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Elvin Tan (extreme right), chairman & CEO of XMH Holdings, shows fund managers and analysts around the company's warehouse in Sungei Kadut industrial estate. Photo by Sim Kih

 

   

Click on above 64-second video for a short virtual tour of the XMH warehouse and glimpse the marine diesel engines and power generators awaiting delivery to customers. To increase the video quality, place your mouse over the 'Change quality' icon at the bottom of the video.


I LEARNT about XMH Holdings' cash generation prowess from a recent visit, along with several analysts and fund managers, to the company in Sg Kadut last week.

The prowess stems from, to begin with, its customers (such as shipyards) paying a 20-30% cash deposit when ordering diesel engines through XMH, the distributor. They pay the remaining amount before the engines are delivered to them.

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XMH's negative cash conversion cycle. Source: OSK-DMG report

Generally, this cash payment term is an industry practice.

On the other hand, XMH does not pay its principals immediately as it enjoys credit terms from some of them.

XMH enjoys a special status with Mitsubishi, in particular, as its largest worldwide distributor for marine diesel engines for 7 consecutive years since 2005.

Being a distributor, XMH's capex is insignificant.

All that helps explain the S$47 million cash that has piled up in the company as at end-October 2012 -- as well as why XMH’s cash conversion cycle is consistently negative.

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Deputy CEO Alphonsus Chia joined XMH in Aug 2012.
Photo by Sim Kih

Businesses with negative cash conversion cycles are rare in any industry.

In a 28 Nov 2012 report, OSK-DMG analyst Lee Yue Jer estimated that, based on a conservative 5% revenue growth assumption, XMH can generate $10 million per year in free cash flow in each of the next three years.

That's another 64% jump from the end-Oct 2012 cash pile.

(However, XMH management reiterated its ambition to expand its business, which implies M&A and expansion of  its physical space. Sooner or later, a good fit is bound to happen, and some cash will need to be deployed).

Still, there will be support for dividends to shareholders. In each of the past two financial years since its listing, XMH has paid 1 cent a share.

The OSK-DMG analyst reckons that XMH can easily raise its dividend to 1.3 cent (equivalent to a 50% payout ratio) translating into a 4.7% yield based on the recent stock price of 27.5 cents (market cap: S$106 million).

"At the very minimum, it can easily sustain the current 1¢ dividend indefinitely. This is a stock that pays investors to wait for the full value of its cash, whether in special distributions, new investments, or M&A, to be realised," wrote Lee Yue Jer.

Stock targets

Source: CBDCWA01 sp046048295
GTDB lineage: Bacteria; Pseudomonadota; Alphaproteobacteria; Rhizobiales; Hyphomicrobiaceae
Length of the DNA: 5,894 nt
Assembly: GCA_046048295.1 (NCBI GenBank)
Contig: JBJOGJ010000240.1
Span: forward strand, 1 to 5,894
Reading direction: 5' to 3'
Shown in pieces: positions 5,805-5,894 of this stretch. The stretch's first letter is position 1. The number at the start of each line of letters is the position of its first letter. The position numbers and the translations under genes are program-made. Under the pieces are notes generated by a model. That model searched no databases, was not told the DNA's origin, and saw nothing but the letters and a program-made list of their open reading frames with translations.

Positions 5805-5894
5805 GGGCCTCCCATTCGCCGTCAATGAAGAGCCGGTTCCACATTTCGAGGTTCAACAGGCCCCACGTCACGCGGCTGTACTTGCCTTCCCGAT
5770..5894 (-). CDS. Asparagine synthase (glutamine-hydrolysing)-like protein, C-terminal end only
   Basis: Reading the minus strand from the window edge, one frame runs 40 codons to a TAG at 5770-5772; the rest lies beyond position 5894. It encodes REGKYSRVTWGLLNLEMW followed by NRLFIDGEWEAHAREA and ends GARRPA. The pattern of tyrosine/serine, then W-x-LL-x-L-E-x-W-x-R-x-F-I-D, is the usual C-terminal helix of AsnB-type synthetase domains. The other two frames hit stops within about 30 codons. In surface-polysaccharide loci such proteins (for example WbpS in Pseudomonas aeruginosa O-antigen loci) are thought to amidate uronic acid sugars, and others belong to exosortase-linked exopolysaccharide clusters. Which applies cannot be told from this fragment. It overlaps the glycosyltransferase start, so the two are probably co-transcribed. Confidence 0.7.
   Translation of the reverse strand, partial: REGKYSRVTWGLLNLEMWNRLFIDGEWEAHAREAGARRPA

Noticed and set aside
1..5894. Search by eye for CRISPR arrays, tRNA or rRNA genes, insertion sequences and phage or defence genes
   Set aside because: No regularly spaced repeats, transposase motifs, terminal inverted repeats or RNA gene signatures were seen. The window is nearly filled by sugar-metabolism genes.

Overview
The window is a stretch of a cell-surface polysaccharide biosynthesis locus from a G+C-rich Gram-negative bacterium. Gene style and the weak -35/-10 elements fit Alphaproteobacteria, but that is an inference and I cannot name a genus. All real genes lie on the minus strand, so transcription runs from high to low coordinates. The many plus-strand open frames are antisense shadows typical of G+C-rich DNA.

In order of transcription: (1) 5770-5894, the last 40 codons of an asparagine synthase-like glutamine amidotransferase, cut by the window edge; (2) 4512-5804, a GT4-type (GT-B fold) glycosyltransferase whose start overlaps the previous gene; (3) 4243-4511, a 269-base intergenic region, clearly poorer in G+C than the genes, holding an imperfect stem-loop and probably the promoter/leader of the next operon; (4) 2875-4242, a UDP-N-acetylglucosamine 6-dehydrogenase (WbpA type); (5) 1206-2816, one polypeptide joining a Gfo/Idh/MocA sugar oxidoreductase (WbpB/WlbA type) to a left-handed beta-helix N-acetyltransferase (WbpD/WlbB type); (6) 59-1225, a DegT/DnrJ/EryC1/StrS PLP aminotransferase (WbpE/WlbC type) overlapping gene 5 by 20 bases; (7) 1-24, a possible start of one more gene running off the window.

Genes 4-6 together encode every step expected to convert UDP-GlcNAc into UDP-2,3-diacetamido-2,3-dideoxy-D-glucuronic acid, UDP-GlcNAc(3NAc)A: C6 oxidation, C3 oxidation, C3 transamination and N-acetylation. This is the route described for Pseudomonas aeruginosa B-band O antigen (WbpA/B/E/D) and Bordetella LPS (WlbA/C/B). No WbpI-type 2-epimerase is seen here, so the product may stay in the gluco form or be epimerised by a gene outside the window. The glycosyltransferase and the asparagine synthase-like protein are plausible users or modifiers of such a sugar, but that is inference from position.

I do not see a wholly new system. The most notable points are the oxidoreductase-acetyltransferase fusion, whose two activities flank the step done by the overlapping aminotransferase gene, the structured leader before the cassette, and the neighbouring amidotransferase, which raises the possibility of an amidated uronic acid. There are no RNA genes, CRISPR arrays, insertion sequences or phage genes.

In a Jan 25 update, the OSK-DMG analyst raised his target price for the stock from 26 cents to 32 cents.

The valuation is 8x FY13F EPS plus 75% of its net cash (factoring in an investment plan for inorganic growth).

However on a discounted cashflow basis, he derived a value of 45 cents.

NRA Capital, in an Oct 2012 report, set the stock's fair value at 22 cents based on 8x FY13 PER,
a 30% discount to its peer average of 11.7x PER.

XMH derived 87% of its revenue in FY12 from distribution and provision of value-added products and
services. While Mitsubshi accounted for the vast majority of that segment's revenue, XMH also distributes several other brands of engine.

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L-R: Executive director Sam Chua; Financial Controller Johnson Yap. Photo by Sim Kih

The Mitsubishi 1,000 horsepower engine is the best-selling.

The remaining 13% of XMH's revenue comes from after-sales services, trading and others.

Indonesia is its key market, contributing about S$44.2 million or 71.0%, to the Group’s revenue in FY12.

Think of the countless tug boats hauling barges (and, increasingly, another vessel category - self-propelled barges) laden with coal and crude palm oil, for example, along rivers, from island to island, or from jetty to ships.

These are the key vessels using XMH's engines, although there are other vessels types too, including  ro-ro ferries, and pipe laying barges.

What about forex risks in this business?

XMH sells in the currency which it orders the engines in -- thus its customers pay in yen for Mitsubishi engines sold by the principal in yen. The one area of exposure is in spare parts -- XMH buys in USD and sells in SGD.

For more on XMH, including recent corporate developments, click on the stories below.



Recent stories:

GEO ENERGY, XMH HOLDINGS: Latest happenings


XMH: 1Q revenue up 78.6% at S$21.9 m, cash level rose to $51 m


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